Kamis, 11 November 2010

Sociocultural Apropriatness

A native speaker who is thought about fluent in the language might be described by a mate as Hes a who speaks English well, his grammar is excellent, but sometimes they says things in a comic way. Thus, a customer in an expansive restaurant who asks for the menu by saying, Waiter, they would like a menu, has produced a grammatically correct sentence, yet that does not sound appropriate. Or similarly, a visitor in an American home who answers the offer for a cup of coffee by saying, Yes, of work, why do you ask? will probably offend the hostess unintentionally. These examples illustrate the point made by Hymes (1972) that communicative competence consists of both grammatical and socio cultural rules of they target of language.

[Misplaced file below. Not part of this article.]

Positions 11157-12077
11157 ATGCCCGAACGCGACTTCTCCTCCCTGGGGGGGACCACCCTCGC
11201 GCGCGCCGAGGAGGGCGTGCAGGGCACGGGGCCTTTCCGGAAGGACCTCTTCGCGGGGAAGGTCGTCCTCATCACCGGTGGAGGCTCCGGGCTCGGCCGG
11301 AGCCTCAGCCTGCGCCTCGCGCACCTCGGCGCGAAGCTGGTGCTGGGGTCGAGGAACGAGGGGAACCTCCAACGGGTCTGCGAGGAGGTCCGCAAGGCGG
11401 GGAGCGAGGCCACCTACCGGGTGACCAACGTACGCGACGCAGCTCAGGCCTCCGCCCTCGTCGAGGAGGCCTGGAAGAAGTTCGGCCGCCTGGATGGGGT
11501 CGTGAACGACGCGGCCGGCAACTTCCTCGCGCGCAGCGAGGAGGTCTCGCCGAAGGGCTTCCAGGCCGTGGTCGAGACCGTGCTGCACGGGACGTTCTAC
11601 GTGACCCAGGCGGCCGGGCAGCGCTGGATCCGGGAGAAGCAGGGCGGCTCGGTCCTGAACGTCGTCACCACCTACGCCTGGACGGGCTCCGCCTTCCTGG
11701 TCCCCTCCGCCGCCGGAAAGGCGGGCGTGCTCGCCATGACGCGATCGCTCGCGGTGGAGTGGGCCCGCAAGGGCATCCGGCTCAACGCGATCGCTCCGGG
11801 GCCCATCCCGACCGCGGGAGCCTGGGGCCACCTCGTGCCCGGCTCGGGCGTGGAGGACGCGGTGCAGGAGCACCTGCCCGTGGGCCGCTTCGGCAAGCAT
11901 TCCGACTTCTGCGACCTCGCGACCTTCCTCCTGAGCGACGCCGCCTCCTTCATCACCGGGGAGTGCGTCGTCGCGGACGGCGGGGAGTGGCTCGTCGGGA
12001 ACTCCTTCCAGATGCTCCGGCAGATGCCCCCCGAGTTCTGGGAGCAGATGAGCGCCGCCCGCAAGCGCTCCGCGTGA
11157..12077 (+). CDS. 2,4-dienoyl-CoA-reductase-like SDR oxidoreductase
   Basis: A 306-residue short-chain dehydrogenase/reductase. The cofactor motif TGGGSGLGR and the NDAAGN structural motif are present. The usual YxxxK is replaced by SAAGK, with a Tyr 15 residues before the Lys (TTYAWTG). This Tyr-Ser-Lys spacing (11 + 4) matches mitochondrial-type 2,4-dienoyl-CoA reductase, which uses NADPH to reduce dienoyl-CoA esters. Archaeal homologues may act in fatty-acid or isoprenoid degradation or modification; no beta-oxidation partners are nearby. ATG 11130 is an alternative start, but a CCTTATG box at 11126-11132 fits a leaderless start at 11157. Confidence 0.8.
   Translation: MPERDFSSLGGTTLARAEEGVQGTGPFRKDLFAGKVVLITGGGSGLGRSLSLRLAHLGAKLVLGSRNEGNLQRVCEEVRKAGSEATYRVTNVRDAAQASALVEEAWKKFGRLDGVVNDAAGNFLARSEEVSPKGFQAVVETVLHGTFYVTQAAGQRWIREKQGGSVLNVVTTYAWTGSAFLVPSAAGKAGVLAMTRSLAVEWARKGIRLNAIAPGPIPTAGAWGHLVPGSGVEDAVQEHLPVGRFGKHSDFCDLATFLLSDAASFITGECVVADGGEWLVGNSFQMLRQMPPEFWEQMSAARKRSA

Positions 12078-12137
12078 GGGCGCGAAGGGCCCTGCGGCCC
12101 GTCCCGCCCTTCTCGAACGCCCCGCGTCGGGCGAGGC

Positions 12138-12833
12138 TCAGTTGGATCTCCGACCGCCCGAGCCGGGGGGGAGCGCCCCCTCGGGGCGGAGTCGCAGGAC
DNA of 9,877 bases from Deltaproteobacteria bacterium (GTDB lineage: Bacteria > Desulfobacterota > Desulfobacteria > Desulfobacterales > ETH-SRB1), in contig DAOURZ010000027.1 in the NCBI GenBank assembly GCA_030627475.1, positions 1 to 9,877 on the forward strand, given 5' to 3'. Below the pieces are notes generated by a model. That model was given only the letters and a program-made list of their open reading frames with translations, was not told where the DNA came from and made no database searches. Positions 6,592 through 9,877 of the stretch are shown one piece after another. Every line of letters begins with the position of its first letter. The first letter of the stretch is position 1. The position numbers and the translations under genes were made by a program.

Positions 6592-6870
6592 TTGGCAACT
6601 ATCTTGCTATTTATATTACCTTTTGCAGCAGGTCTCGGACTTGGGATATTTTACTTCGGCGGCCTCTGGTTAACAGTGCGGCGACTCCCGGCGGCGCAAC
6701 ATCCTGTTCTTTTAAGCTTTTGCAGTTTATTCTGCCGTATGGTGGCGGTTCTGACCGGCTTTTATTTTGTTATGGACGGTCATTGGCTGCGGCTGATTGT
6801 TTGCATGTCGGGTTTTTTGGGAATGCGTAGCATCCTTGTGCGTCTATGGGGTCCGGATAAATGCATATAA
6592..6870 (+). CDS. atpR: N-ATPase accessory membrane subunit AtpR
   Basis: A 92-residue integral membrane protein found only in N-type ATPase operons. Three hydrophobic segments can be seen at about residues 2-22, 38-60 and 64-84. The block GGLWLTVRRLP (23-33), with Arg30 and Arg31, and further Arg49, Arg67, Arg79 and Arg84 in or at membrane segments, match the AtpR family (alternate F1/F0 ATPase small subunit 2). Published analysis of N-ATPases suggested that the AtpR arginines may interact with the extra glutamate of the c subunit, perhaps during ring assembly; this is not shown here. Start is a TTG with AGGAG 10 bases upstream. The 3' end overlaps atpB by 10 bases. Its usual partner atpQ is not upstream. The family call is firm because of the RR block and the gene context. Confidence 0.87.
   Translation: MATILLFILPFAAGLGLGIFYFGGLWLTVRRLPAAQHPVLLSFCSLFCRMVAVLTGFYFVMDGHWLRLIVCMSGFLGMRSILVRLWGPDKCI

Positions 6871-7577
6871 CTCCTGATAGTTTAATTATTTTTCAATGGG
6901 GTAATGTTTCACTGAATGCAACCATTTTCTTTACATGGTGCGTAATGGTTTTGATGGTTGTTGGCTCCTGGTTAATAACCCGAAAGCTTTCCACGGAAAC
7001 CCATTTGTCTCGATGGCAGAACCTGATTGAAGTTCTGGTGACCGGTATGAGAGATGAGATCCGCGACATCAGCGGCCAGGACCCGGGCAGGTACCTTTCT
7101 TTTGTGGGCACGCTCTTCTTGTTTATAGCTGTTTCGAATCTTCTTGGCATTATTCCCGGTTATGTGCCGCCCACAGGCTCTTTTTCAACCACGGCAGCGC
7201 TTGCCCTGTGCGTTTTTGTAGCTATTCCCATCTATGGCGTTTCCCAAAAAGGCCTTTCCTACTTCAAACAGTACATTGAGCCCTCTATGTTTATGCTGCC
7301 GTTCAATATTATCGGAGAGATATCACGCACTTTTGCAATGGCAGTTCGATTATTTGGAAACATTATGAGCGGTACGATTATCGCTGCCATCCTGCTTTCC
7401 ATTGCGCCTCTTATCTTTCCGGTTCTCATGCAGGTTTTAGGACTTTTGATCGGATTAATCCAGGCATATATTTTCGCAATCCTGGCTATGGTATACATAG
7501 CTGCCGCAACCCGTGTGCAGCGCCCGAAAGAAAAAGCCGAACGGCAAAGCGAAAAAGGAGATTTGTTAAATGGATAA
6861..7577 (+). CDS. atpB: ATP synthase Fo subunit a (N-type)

Speech act theory deals with the description of the functions and makes use of of language, or the acts they perform through speech, thereby providing information concerning the functional parts of a notional syllabus. It provides, therefore, the rules which enable speakers to pick potential linguistic forms which over illocutionary intent. Thus a speaker of English knows that the utterance can you pass me the salt? has the illocutionary intent of a request, although its propositional meaning might relate to questioning the hearers ability to pass the salt. Knowledge of these rules allows the speakers to produce and recognize appropriate utterances in socio cultural contexts.

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